By Christopher Zoukis
The true-crime documentary Making a Murderer has been making huge headlines since being released on Netflix last month. As you most likely already know, the controversial documentary tells a sad, tangled story about Steve Avery, who’s currently serving a life sentence without possibility of parole in a Wisconsin prison for the 2005 murder of Teresa Halbach, a photographer for AutoTrader magazine.
The investigation and prosecution of the Halbach murder was highly unusual on several fronts, but most namely because of Avery’s history: in 1985 he was wrongly convicted of rape and attempted murder and served 18 years in a state prison before being exonerated on DNA evidence and released.
So viewers understandably came to the program with some sympathy for the accused in the new crime, knowing he had suffered an earlier miscarriage of justice.
This has squarely raised the show’s first lesson: the criminal justice system is fallible, and not every convict is guilty of the crimes listed on the rap sheet. And the sad reality is that it doesn’t just happen on television. I hear these stories almost every day.
Avery, who ran a tumbledown auto salvage yard on the outskirts of Manitowoc, had called the company saying he had a car to sell; he requested Halbach by name to photograph it. She went reluctantly (recalling on a previous occasion Avery had emerged from his trailer wearing only a towel); within days, her car, Palm Pilot and burned bones found on or near Avery’s property.
Through the ensuing investigation and prosecution, another lesson emerged: the workings of the criminal justice system are often unattractive and sometimes unfair. Police can be overbearing, and defense lawyers can be inept or worse (this lesson was driven home by scenes like police interrogations of 16-year-old Brendan Dassey, Avery’s learning-impaired nephew, without either a parent or defense lawyer being present. (Dassey is now serving time after being separately convicted as an accomplice in the murder.)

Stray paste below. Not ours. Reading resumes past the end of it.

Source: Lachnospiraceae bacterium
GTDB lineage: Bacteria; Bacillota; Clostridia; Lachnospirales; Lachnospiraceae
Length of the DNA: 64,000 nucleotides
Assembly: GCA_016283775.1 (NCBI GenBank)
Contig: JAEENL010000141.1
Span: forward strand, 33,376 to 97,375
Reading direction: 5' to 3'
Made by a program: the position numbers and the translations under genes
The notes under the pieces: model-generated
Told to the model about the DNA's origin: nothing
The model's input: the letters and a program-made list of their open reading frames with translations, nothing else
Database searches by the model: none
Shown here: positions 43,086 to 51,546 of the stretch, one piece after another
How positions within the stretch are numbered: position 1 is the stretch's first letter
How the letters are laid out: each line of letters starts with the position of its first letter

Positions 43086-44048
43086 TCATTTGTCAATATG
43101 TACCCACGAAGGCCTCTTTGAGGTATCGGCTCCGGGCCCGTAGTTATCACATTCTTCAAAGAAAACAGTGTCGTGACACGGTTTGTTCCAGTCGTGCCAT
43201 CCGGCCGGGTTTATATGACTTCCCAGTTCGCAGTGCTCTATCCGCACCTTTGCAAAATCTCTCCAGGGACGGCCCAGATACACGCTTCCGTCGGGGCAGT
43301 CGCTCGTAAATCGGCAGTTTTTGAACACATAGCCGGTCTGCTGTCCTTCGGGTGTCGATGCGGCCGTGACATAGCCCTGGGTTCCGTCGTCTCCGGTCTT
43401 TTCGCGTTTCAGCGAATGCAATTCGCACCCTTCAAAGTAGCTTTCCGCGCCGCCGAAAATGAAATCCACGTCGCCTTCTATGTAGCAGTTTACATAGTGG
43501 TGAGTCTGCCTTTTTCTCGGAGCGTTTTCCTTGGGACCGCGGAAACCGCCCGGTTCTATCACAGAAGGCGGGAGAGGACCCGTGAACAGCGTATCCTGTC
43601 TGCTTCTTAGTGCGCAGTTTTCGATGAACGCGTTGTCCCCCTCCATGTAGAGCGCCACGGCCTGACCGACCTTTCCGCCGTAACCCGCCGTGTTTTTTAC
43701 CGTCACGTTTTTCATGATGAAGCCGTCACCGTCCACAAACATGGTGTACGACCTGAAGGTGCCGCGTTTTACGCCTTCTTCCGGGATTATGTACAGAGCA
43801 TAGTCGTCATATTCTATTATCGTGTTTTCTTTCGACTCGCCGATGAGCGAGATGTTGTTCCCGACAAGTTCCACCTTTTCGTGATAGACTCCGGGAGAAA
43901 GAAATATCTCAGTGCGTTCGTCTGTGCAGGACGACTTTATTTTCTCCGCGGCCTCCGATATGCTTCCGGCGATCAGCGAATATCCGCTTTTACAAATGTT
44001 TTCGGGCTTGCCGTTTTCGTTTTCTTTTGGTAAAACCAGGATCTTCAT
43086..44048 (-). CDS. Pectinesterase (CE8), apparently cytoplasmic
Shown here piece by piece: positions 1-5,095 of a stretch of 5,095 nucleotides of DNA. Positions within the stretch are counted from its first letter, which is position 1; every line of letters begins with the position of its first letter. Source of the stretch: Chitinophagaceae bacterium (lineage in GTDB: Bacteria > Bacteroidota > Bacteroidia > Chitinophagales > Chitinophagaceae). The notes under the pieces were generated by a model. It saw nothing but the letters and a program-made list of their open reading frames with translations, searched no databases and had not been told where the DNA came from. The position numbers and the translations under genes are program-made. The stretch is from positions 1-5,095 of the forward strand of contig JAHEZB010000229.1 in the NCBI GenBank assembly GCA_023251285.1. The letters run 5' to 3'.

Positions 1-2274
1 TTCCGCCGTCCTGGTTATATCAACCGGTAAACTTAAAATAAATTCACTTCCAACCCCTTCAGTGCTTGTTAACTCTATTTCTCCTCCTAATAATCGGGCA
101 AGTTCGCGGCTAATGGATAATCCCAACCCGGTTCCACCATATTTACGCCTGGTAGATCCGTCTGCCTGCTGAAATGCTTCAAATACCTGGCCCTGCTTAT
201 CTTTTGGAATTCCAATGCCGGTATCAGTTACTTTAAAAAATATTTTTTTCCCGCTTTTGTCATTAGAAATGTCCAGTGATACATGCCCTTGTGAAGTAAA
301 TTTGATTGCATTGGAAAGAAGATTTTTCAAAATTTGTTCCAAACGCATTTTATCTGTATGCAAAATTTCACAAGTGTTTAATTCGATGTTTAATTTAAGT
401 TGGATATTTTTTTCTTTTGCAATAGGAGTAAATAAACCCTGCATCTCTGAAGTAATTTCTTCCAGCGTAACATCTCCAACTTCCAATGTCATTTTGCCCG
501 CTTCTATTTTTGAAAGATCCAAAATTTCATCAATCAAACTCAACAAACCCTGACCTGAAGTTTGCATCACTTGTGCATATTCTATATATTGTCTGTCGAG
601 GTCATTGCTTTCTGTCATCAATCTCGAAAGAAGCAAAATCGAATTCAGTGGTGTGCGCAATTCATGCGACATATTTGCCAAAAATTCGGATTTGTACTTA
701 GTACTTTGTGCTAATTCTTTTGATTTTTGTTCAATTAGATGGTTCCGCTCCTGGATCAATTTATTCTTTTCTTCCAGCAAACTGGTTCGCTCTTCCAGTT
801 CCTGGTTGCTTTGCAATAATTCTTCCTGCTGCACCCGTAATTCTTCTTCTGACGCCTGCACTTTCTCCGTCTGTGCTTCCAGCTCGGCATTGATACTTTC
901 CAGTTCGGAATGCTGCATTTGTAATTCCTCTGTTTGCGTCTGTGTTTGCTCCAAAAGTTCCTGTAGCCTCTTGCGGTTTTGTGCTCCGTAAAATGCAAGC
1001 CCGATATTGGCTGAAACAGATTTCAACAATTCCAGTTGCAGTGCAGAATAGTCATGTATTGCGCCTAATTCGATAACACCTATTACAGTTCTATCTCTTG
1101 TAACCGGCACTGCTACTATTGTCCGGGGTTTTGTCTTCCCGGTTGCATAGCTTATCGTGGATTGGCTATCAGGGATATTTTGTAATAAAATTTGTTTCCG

Avery’s lawyers put on a generally spirited defense, but had to overcome a mountain of evidence: some of Halbach’s burned bones were found in a fire pit on Avery’s property, blood stains revealed by DNA testing to be from Avery turned up inside Halbach’s car, and police found her car keys in Avery’s bedroom.
Avery’s lawyers offered a defense reminiscent of the one advanced by O.J. Simpson’s “dream team” – the bloodstains, car keys and other incriminating evidence was planted by the Manitowoc Sheriff’s Department to frame Avery. Their motive? After being released from prison in 2003, Avery had brought a $36 million lawsuit against Manitowoc County, including some members of the sheriff’s department, for his wrongful conviction.
Viewers of the series have hotly debated whether its creators played fairly in what they chose to depict, and to exclude; both the defense and prosecution maintain important information for their side was omitted from the programs. (As it now stands, Avery has tried unsuccessfully to challenge his conviction, but recently filed a new appeal).
Some infuriated fans of the show have denounced police and the prosecutor in virulent terms, and at last report, more than 300,000 people have signed petitions demanding President Barack Obama pardon Avery. (It’s worth noting Obama can only pardon persons convicted of federal crimes, not state crimes like those in this case.)
At the end of the day, there are many morals to this story – but the overriding lesson of Making a Murderer may be that many people unfamiliar with the criminal justice system don’t like what they see when exposed to even an incomplete version of it.
Christopher Zoukis is the author of College for Convicts: The Case for Higher Education in American Prisons (McFarland & Co., 2014) and Prison Education Guide (Prison Legal News Publishing, 2016). He can be found online at ChristopherZoukis.com, PrisonEducation.com and PrisonLawBlog.com